Over the weeks volunteering, the children would interact differently with me, feeling more comfortable. My highlight was after a break, a little girl ran up and hugged me. Prior to that, the little ones would just wave. I would have other little girls take my hand when we lined up in a circle or hide behind me when we were in the playroom downstairs. I enjoyed seeing this dynamic changed.
I looked forward to the weekly chaos of the nursery school, trying to keep all their varied attentions focused and learning new things. It was great fun and my fellow volunteers were incredible. They had an amazing ability to engage the children, donating this time to make a difference with these children.
Besides the nursery school, James and I started seeing a different group of refugee children at their home. I did crafts with them or read to them. This set of children handed out hugs more freely and had a higher comfort level with volunteers. We had a lot of fun with them and even got to take them to the park.
There they delighted in simple pleasures like feeding the fish (you’ve never seen a bag of fish food vanish so quickly!) and running in the grass. Even when our ride back vanished, the kid were fine to hang out, making a game of collecting flowers and rolling down the hill (with James). By the end they were all exhausted, falling asleep on us, as we rode back in a taxi. The toddler falling asleep in my lap. (Awwww.)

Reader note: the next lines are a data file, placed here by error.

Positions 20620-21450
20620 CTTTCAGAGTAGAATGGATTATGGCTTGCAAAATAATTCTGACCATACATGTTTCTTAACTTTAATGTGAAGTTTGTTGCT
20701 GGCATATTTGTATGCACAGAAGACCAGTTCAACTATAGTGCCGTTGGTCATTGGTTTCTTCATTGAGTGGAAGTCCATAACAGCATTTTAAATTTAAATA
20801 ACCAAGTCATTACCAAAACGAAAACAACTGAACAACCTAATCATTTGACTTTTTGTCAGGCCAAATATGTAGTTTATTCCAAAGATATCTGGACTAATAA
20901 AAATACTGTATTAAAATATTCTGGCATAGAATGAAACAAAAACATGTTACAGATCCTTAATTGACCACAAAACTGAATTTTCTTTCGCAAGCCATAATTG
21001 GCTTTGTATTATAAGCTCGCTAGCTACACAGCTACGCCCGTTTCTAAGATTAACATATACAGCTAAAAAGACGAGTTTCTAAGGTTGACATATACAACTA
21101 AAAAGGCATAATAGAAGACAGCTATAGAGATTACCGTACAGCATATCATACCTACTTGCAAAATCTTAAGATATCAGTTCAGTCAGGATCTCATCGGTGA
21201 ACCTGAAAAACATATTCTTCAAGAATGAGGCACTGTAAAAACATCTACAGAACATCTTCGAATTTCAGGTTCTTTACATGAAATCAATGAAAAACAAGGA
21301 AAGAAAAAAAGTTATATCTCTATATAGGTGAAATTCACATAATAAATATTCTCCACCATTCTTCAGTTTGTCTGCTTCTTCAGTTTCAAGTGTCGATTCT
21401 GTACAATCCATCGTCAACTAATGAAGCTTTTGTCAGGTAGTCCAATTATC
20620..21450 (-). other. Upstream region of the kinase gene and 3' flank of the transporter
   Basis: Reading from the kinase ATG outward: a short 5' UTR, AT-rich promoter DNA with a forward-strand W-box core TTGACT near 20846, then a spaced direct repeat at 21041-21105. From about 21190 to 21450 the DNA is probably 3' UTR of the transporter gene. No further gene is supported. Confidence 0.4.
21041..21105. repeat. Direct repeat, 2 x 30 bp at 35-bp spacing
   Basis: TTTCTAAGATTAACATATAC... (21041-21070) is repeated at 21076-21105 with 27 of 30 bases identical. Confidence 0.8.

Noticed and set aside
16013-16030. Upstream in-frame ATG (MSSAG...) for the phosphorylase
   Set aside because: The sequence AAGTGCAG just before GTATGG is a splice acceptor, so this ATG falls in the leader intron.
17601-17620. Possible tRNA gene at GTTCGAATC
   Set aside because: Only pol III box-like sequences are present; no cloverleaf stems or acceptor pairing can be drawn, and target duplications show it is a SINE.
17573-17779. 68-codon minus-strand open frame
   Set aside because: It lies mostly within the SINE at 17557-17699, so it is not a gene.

The children always seemed to be in such good spirits and were always well-behaved but you could see their past affected them in different ways. Perhaps some were just quiet children but there was a consistency with most of the older children being more reserved. The young children however sought you out, took your hand, and guided you to desired activities. James, in particular, learned this as he became a personal photographer for one little girl. She guided him around the park taking photos in front of different scenery. It was hysterical.
Getting to know the children and the opportunity to spend time with them certainly endeared us to them. They were so much fun to read or play with, soaking up the attention. In Search of Sanuk does amazing work and I felt so privileged to get to spend so much time with the children and at the nursery school. I loved seeing how language is not a barrier so long as you have a working smile and an open heart.
I would definitely recommend this opportunity, come on over to Bangkok, the water is fine (well, not literally, buy bottled water but the people are great)! Similar opportunities may also be available in your own neighborhood or check out all that In Search of Sanuk is doing! Their current project, Courageous Kitchen, with BKKFatty teaches the kids how to cook, which they are excelling at! Follow that project for new recipes and pictures of the kids with their creations.
In Search of Sanuk also provides assistance to families for housing, groceries, and works with organizations giving new opportunities to young women who have been abandoned. Volunteering your time or money always has a bit impact with In Search of Sanuk!
Benefits of volunteering with refugee children –
- No training (or even a common language) necessary, you just need a positive attitude!
- Children are wonderful – they are smart, funny, generous and caring.
- You can make an immediate impact on a life – a tiny bit of encouragement can go a long way, in ANY language.
- It is fun -AND- rewarding!
Who you’ll be working with –
- Children! At any age they are awesome!
- Other wonderful volunteers!
Level of commitment necessary –
- Depends on the organization. Many times you can set your schedule by suggesting activities.
- OR you can find an opportunity that requests a more consistent commitment. Find one that works for you!